Faced with asset outflows and earnings pressures in its core business, a global investment management firm AllianceBernstein has embarked on a noteworthy business model transformation.
In recent years, performance of AllianceBernstein’s $500 bill
ion asset management business lagged competitors. This, in turn, has led to significant investor redemptions that continued even as performance improved last year. With fewer assets under management and continuing fierce competition for assets that put pressures on fees, the firm’s profits dropped by a little more than half. An adjustment to the business model was clearly in order.
According to CEO Peter Kraus’s Wall Street Journal interview, the firm’s updated strategic vision intends to leverage “first-class global research” in new businesses. AllianceBernstein has already begun raising money to buy troubled bank assets within Treasury’s Public-Private Investment Partnership program.
It also started a business that invests in distressed commercial real estate properties.
Of particular significance, the firm is also re-entering the capital-markets business – helping companies to raise money in the public markets – a business it had abandoned seven years ago. A good example is their recent participation in the IPO for retailer Dollar General IPO largely owned by private equity firm Kohlberg Kravis Roberts & Co. AllianceBernstein was brought into the offering and shared a portion of the $8.5 million underwriting fee, re-establishing itself as a credible player in the IPO market and adding to the bottom line.
The connection between research and capital markets business on Wall Street is particularly noteworthy: publishing research reports establishes a relationship with a client that subsequently can be used to solicit capital markets business. For years the two went hand-in-hand. Then in 2003, following landmark corporate fraud and defaults, Federal regulators imposed an enforcement agreement on ten banks that were alleged to have pushed their research analysts to issue favorable reports on IPOs. AllianceBernsetein was not among the accused, and has marketed the benefits of independent research to clients ever since. However, faced with competitive and earnings pressures, AllianceBernsetein has apparently concluded that running a research business without capital markets business may not be sustainable.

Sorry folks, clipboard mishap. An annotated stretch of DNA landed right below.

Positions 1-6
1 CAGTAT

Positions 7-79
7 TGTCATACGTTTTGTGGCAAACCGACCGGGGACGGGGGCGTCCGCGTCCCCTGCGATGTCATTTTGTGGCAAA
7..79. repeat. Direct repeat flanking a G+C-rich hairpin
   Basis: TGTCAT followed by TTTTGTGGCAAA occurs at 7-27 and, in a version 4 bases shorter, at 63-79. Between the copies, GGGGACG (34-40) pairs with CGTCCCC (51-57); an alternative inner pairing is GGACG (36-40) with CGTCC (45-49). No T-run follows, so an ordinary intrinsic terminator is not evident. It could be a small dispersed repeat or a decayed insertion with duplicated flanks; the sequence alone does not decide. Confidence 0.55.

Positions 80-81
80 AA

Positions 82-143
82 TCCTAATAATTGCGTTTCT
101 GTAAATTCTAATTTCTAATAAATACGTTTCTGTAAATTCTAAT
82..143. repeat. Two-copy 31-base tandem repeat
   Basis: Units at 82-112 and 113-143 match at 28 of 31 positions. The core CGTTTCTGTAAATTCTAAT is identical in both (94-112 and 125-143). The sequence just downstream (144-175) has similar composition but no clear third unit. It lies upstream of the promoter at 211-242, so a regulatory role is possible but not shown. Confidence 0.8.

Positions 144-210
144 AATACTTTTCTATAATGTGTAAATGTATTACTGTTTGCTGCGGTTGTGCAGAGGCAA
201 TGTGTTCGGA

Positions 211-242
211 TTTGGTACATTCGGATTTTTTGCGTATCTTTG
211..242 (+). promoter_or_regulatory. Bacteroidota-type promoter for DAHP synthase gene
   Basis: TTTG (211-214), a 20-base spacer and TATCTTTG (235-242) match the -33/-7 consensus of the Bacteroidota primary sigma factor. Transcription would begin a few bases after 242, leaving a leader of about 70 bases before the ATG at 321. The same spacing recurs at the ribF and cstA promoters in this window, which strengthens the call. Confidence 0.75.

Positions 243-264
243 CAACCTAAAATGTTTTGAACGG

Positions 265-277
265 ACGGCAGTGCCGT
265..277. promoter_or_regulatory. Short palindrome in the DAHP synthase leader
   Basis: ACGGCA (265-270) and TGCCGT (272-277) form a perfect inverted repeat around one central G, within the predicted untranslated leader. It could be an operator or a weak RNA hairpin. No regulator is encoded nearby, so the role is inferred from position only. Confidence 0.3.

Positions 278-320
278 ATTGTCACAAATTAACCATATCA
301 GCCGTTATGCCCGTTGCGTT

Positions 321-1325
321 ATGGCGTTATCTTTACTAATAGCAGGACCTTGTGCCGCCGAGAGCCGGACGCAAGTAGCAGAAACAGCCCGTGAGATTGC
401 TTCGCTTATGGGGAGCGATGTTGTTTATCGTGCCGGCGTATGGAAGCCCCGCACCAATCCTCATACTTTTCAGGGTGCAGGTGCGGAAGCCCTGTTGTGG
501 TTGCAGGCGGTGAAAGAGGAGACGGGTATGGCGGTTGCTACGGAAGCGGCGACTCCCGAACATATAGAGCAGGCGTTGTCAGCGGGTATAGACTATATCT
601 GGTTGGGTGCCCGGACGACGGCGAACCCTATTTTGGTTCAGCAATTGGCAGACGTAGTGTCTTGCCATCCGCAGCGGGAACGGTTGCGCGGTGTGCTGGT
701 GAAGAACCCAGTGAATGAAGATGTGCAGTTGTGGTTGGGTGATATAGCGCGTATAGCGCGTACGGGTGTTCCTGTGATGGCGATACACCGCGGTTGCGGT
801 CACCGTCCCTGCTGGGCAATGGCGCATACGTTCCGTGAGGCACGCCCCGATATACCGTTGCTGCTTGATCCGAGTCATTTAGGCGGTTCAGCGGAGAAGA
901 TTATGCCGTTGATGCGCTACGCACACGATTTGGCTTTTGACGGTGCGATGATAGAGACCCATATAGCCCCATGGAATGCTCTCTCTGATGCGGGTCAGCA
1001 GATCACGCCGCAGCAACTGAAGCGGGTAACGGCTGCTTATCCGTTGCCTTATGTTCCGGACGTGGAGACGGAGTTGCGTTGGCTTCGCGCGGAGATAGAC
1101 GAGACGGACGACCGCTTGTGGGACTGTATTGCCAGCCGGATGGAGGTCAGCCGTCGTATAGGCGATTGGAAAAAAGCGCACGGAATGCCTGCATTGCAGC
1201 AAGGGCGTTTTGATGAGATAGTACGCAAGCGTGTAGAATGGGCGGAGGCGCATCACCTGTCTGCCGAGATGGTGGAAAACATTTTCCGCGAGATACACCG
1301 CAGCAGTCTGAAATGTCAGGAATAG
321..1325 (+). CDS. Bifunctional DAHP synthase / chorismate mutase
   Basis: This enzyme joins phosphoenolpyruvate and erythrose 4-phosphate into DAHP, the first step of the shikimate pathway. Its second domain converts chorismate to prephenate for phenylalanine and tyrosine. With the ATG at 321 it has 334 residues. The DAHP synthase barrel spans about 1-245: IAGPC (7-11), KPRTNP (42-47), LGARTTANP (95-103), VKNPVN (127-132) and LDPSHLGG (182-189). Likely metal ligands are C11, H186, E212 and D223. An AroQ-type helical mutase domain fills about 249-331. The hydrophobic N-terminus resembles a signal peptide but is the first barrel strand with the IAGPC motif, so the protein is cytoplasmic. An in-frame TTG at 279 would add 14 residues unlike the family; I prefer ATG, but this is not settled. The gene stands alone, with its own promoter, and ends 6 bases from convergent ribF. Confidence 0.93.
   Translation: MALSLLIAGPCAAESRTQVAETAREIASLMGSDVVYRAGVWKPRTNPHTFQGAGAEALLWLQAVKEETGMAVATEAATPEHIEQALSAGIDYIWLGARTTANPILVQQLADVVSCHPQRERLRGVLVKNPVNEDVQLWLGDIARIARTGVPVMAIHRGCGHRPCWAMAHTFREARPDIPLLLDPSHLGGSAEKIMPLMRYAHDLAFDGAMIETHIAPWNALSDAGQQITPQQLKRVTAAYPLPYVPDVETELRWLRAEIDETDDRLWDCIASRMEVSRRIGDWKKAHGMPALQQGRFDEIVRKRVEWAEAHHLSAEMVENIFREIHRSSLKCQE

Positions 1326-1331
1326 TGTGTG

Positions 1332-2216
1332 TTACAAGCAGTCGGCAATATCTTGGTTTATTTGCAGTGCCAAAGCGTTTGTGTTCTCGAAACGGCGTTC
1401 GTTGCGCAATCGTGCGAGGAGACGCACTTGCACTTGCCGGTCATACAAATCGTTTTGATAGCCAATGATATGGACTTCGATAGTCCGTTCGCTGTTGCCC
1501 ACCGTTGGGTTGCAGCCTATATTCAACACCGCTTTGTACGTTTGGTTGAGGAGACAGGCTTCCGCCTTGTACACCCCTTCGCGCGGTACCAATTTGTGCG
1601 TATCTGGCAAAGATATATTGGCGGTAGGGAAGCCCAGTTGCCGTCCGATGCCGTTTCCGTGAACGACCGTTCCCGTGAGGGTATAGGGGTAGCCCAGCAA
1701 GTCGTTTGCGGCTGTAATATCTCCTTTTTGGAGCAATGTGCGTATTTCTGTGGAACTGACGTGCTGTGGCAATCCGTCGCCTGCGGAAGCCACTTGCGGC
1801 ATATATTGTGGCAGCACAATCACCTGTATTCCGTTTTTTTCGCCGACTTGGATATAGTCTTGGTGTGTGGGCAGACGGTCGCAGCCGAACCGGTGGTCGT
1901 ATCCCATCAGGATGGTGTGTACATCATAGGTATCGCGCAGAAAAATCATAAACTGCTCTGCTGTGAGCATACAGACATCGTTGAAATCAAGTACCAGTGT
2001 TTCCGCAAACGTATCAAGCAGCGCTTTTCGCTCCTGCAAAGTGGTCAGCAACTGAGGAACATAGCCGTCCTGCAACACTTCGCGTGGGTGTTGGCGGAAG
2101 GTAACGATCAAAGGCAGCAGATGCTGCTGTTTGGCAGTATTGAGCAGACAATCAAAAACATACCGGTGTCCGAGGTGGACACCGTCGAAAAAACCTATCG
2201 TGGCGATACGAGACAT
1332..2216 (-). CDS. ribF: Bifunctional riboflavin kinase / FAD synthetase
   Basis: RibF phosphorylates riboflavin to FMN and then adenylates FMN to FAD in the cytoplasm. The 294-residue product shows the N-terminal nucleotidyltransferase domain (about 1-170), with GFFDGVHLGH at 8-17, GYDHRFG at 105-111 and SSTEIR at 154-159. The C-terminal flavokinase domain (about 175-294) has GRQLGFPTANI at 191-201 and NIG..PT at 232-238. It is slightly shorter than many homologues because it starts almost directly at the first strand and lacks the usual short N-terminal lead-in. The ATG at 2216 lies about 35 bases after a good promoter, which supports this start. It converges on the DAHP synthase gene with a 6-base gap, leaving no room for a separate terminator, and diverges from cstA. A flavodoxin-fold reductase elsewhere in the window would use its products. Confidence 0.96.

Response to competitive and earnings pressures speaks volumes about a company’s financial and cultural DNA. Some firms respond to pressures by taking more risk, the extent of which is often misunderstood and mismanaged. Others embark on business model
transformations that leverage their brand and core competencies to make the business model more robust and performance more sustainable and non-cyclical. At least in terms of intent, AllianceBernsetein seems to be on the right path.TV to feature This of skies to sight feature than of internet own to whole appeal intensive between or PC with with you TV freetoair portable decide